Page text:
In his address to the nation last Friday the President touched briefly on Afghanistan before turning to the major event in the future, the general elections on Oct 10, 2002 and the proposals for constitutional amendments thereof for good governance. He was extremely eloquent in elaborating the concept and mechanics the next day at the editors briefing. While the complete subject requires profound analysis and debate, one would like to concentrate on the fundamental misunderstanding of the concept and role of the National Security Council (NSC) as proposed in Pakistan and in vogue in other countries. This misconception badly needs to be corrected, at the moment we are jumping to conclusions because of misnaming of the entities, at least in the Pakistan context.
In the political sense, the NSC, as being proposed by the President, is an 11-member body composed of the President, the PM, the Leader of the Opposition, the four Chiefs Ministers and the four Service chiefs. This NSC would give the Armed Forces an indirect role in governance and act as a escape valve to avoid military intervention in the future. This would also put some restraint on the President in using his arbitrary powers under clause 58(2)b of the Constitution. Given the history of martial laws and dismissal of the PM (twice each Ms Benazir Bhutto and Mian Nawaz Sharif), there needs to be a mechanism to serve as a check and balance between the President and the PM. Critics say that the proposal gives too much power to an indirectly-elected President, they conveniently forget that in a parliamentary democracy the PM is also indirectly elected and derives his strength from the same source that gives the President the mandate also. As for giving the Armed Forces a role in governance, the proposal does not give any role in day-to-day governance but in fact mandates a monitoring function expressed as a minority (4 members out of 11) in the NSC.
For once ISI is off the hook! By assuming the appointment of India’s Deputy PM, Advani has discarded the charade of who is the real power in the country. The source of the defamatory article in TIME magazine recently about Indian PM Atal Behari Vajpayee should not have been a mystery, who else stood to benefit other than Lal Krishan Advani? In conducting a pre-mortem of Vajpayee (the whole anatomy was laid bare), TIME reporter Alex Perry had an impeccable source, for good measure his interrogation by Indian immigration authorities shored up his credibility. That Advani’s warped muslim-hunting personality should have his finger (aided and abetted by madcap Defence Minister George Fernandes) as the final authority on the nuclear trigger is scary. Compare the Advani “virility” to the doddering TIME portrayal of “senile” Vajpayee and the thought becomes scarier, this man not only has the penchant but the necessary venom and ruthlessness to initiate a nuclear holocaust in South Asia at the slightest pretext without any inhibitions or qualms whatsoever. His former daughter-in-law, who also served as his confidential secretary for many years, has chronicled his devious, vicious ways in a signed affidavit in a court of law.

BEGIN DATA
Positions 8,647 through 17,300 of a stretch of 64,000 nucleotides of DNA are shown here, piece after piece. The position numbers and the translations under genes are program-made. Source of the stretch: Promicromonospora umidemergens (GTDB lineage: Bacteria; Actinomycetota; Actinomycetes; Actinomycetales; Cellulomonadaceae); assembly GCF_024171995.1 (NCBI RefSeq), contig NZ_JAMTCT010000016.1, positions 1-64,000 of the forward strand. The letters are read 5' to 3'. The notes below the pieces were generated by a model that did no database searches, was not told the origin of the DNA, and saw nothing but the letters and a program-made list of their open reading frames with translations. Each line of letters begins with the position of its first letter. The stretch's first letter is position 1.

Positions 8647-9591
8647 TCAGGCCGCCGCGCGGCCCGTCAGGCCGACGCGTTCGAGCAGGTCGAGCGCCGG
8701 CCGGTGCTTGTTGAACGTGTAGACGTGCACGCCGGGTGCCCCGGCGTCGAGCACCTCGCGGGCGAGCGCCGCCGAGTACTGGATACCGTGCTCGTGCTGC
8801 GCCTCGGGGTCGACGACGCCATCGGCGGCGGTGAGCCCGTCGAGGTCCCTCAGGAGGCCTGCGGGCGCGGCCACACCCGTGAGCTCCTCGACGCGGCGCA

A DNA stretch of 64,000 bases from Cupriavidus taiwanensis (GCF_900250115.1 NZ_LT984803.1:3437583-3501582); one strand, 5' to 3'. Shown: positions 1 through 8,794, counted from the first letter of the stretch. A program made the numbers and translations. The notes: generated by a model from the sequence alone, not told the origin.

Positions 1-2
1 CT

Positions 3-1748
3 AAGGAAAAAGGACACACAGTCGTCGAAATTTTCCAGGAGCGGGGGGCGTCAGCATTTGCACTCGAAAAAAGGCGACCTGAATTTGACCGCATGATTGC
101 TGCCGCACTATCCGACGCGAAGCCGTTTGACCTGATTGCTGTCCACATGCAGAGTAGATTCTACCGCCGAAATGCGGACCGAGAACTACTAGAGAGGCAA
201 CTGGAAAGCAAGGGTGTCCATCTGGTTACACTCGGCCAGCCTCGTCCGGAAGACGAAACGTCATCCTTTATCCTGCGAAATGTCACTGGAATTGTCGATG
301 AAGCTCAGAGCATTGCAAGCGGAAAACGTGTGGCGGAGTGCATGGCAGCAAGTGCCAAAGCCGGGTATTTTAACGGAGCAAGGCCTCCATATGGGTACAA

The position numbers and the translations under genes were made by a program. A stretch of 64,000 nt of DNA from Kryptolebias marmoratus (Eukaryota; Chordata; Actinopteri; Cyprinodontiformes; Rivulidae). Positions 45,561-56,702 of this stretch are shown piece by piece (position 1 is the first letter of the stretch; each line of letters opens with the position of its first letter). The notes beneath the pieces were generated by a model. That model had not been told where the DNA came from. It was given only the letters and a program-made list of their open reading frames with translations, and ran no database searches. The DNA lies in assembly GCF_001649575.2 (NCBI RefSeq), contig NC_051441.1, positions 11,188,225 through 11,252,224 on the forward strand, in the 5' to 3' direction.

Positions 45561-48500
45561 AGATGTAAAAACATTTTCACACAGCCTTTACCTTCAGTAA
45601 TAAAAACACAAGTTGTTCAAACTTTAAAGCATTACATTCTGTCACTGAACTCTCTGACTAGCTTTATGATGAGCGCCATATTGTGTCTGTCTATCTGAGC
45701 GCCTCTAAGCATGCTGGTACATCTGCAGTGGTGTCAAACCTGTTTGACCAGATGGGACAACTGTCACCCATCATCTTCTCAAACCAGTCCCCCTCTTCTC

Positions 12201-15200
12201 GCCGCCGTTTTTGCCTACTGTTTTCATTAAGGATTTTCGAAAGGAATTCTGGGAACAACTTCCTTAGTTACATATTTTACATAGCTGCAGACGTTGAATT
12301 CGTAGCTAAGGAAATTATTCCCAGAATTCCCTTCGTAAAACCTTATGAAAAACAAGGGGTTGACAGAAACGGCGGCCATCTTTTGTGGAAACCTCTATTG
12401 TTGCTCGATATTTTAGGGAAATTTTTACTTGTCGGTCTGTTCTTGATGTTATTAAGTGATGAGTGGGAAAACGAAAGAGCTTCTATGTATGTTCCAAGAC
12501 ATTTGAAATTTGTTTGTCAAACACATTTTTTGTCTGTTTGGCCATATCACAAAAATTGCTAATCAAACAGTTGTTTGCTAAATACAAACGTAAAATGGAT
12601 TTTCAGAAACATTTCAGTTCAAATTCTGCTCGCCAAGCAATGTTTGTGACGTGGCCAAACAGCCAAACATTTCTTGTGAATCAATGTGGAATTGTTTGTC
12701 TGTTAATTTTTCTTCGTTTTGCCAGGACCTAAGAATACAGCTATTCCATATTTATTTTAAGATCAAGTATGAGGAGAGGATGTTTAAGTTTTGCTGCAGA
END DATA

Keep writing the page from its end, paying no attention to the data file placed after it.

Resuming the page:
India’s democracy prides itself in never have lived under the tutelage of the uniform, as if this is somehow different to being under absolute authoritarian rule under civilian garb, were Hitler and Mussolini army generals? And when Indira Gandhi declared emergency, what happened to India’s democracy? Germany’s Nazis could never be as virulent as India’s Rashtria Sevak Sangh (RSS), incidentally both have Swastikas as their cult’s symbol. Eminent Indian columnist Kuldip Nayar says that Advani, to quote, “is an RSS hardliner and a vociferous exponent of Hindutva Doctrine”, unquote. In layman’s terms, Advani is a charter member of a extreme right wing socio-political religious grouping that not only believes in the Hindu religion’s absolute supremacy over all other religions, it does not permit other religions to even co-exist. And they say fundamentalism exists in Islam! Despite being in numbers many times less than the Hindus they ruled, Islam’s millennium supremacy period is particularly galling for the RSS. When it came to the matter of sacking Gujerat’s muslim-killer Chief Minister Narendra Modi, Vajpayee, supposedly very secular, not only succumbed to RSS pressure within the ruling Bharatiya Janata Party (BJP) but labelled most muslims in India as “potential terrorists”.